Viral TikTok video calls out a huge issue Asian men face in the queer community

The queer community, as inclusive as it can be, still has plenty of issues to wrestle with. This TikTok is a reminder of that.

Dating is tough and dating within the queer community isn’t necessarily a walk in the park either. But when you’re a person of color, you also have to deal with racism and discrimination in and outside of the LGBTQ+ community. So one TikToker is called out the negative experiences many queer Asian men face.


Some thoughts on desirability and perceived worth as a queer Asian man in America

♬ original sound – Edward 🥝

TikToker Edward Park (@theedwardpark) spoke out about racism, both external and internalized, that queer Asian men navigate.

“Being a queer Asian man in America is characterized by being undesired by most and fetishized by some and this experience is really jarring and harmful,” Park explained. “On one side, you only see white men being placed on pedestals in queer spaces and media alongside derogatory comments about how “small” and “feminine” Asian men are, especially my formative years being in the 2010s.”

Park also acknowledged the impact this had on his self-worth and the way he perceived himself.

“I spent so much time internalizing this as me falling short,” Park added. “On the other side, I deal with some people who desire me in a fetishizing way that parallels Asian woman [sic], where I’m assumed to fit a more submissive and feminine role by default.”

Park also went on to describe how his positions in the bedroom are relegated to bottoming and that he’s only ever been asked to top by his partner, who is also Asian.

“To illustrate this, I am 26 years old and I have never once been asked if I top or have a desire to top, except by my now boyfriend, who is an Asian man,” Park said. “All this to say, I still enter rooms today and know that a majority of people will not desire me or a select few might fetishize me. And I’m still doing a lot of inner work to separate the external validation from my own perceived value, but it’s really hard.”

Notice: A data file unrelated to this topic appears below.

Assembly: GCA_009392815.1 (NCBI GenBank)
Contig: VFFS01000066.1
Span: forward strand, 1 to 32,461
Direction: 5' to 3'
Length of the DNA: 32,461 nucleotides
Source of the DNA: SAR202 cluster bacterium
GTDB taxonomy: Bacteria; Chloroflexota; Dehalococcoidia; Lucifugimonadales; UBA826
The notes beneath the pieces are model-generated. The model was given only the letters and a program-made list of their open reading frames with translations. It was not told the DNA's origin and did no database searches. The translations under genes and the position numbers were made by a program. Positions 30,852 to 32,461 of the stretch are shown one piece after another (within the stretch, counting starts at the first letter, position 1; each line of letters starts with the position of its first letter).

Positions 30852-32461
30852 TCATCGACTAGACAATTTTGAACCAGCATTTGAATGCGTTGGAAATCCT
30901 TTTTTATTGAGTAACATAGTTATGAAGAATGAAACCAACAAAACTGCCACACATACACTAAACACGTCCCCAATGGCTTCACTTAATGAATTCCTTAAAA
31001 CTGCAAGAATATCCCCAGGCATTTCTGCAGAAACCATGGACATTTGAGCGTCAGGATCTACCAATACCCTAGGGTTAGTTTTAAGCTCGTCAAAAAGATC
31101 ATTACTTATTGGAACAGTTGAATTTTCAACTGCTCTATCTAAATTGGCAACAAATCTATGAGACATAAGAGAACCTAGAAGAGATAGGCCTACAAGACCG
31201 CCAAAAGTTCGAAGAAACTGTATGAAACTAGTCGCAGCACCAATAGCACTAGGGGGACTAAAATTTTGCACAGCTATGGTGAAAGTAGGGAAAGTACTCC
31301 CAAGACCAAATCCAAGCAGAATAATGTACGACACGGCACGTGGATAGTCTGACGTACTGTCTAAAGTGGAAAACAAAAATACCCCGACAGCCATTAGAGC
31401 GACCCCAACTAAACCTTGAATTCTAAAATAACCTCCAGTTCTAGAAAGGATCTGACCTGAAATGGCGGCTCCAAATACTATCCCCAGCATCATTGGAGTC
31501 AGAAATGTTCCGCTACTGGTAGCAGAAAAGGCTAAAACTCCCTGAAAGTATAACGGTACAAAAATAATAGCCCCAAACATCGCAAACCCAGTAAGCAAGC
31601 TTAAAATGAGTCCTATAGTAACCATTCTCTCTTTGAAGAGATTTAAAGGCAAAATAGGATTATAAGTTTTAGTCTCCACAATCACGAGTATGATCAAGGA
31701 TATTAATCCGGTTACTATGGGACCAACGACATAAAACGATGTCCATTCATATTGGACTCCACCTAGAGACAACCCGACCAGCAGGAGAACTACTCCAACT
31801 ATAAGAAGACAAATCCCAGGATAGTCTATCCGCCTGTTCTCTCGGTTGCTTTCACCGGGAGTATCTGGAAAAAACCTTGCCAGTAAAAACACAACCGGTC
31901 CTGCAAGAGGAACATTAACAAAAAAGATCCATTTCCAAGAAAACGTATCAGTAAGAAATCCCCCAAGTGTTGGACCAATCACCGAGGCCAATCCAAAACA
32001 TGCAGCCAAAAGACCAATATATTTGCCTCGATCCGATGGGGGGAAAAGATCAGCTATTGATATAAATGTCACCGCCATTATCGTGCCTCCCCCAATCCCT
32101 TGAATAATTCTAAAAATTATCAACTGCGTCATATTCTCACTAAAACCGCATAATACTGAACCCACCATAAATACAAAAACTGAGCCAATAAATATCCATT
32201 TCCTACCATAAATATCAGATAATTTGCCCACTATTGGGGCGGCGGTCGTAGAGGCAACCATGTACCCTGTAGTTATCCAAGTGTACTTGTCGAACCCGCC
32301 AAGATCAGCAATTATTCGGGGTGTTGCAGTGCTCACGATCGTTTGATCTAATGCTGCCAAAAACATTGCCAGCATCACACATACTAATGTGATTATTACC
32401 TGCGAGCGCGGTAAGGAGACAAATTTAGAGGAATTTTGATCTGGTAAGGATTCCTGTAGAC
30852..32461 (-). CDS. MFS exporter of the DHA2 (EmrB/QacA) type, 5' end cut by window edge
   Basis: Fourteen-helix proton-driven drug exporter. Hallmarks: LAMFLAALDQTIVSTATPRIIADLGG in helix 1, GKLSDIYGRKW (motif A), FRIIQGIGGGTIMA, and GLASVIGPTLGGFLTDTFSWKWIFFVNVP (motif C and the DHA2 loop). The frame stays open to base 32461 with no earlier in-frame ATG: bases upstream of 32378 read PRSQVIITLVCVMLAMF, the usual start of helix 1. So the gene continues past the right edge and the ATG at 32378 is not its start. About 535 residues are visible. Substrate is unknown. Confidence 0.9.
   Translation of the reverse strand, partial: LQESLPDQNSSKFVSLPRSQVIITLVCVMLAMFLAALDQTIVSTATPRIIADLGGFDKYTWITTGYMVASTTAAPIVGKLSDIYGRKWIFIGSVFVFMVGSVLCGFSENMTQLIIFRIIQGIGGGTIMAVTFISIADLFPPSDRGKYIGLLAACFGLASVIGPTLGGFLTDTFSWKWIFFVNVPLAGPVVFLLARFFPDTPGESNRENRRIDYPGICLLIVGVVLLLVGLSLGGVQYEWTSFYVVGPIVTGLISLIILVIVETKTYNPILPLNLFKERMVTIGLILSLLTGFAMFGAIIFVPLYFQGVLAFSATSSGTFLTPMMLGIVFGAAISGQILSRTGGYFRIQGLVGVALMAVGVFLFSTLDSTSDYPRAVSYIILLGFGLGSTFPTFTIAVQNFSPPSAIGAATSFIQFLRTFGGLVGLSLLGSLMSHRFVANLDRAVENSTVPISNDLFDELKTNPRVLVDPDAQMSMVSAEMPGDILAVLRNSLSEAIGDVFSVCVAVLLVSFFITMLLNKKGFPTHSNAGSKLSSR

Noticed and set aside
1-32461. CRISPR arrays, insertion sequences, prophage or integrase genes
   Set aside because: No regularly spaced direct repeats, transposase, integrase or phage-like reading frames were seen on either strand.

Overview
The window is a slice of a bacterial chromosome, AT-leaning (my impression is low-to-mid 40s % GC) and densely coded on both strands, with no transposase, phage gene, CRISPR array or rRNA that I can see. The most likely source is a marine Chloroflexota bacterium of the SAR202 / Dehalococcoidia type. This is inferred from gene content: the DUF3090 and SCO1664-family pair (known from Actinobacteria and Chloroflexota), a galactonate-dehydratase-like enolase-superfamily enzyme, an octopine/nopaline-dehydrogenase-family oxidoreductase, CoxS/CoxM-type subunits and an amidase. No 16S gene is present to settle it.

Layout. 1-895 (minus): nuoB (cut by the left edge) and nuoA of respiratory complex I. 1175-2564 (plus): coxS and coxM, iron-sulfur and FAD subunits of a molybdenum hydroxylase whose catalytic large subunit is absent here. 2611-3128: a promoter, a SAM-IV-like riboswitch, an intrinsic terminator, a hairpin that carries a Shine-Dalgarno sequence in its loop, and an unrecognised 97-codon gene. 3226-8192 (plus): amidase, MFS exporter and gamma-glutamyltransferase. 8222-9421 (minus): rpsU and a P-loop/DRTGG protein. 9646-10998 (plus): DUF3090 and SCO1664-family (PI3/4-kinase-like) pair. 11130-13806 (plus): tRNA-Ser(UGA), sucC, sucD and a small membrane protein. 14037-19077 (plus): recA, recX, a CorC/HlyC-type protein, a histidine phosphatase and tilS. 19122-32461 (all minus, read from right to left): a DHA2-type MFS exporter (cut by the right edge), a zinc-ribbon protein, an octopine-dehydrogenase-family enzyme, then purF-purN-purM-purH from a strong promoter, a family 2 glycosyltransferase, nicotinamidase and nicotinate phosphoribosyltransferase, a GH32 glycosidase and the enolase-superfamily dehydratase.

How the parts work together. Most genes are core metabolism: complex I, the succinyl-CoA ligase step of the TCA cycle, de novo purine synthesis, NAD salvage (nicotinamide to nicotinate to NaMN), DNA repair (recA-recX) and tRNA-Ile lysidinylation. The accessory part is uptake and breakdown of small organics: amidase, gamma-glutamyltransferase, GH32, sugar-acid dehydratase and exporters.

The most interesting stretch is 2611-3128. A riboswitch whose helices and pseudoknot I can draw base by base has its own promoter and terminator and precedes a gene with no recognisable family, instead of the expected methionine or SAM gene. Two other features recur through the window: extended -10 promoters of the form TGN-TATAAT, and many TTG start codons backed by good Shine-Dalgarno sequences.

Park’s comments were flooded by different TikTok users offering support, affirming his and the experiences of other queer Asian men, and sharing their own stories. One TikTok user said, “you put how I feel into words so well” and another stated that “this goes doubly for South Asians and darker skinned Asian men,” of which Park noted how colorism added an extra layer to this issue. Additionally, one TikTok user highlighted how Asian men and Black women were experiencing discrimination in dating at disproportionate levels than other groups, something that has been brought to light in studies.

And while this TikTok is a step towards exposing the plight many people of color in the queer community navigate, change from within will take time, something Park concluded with.

“I’ve seen some growth in representation of Asian men as multifaceted and worthy human beings, but I’m also aware that at the end of the day, representation does not instantly translate to changing deep rooted sentiments,” Park said. “This will take time.”

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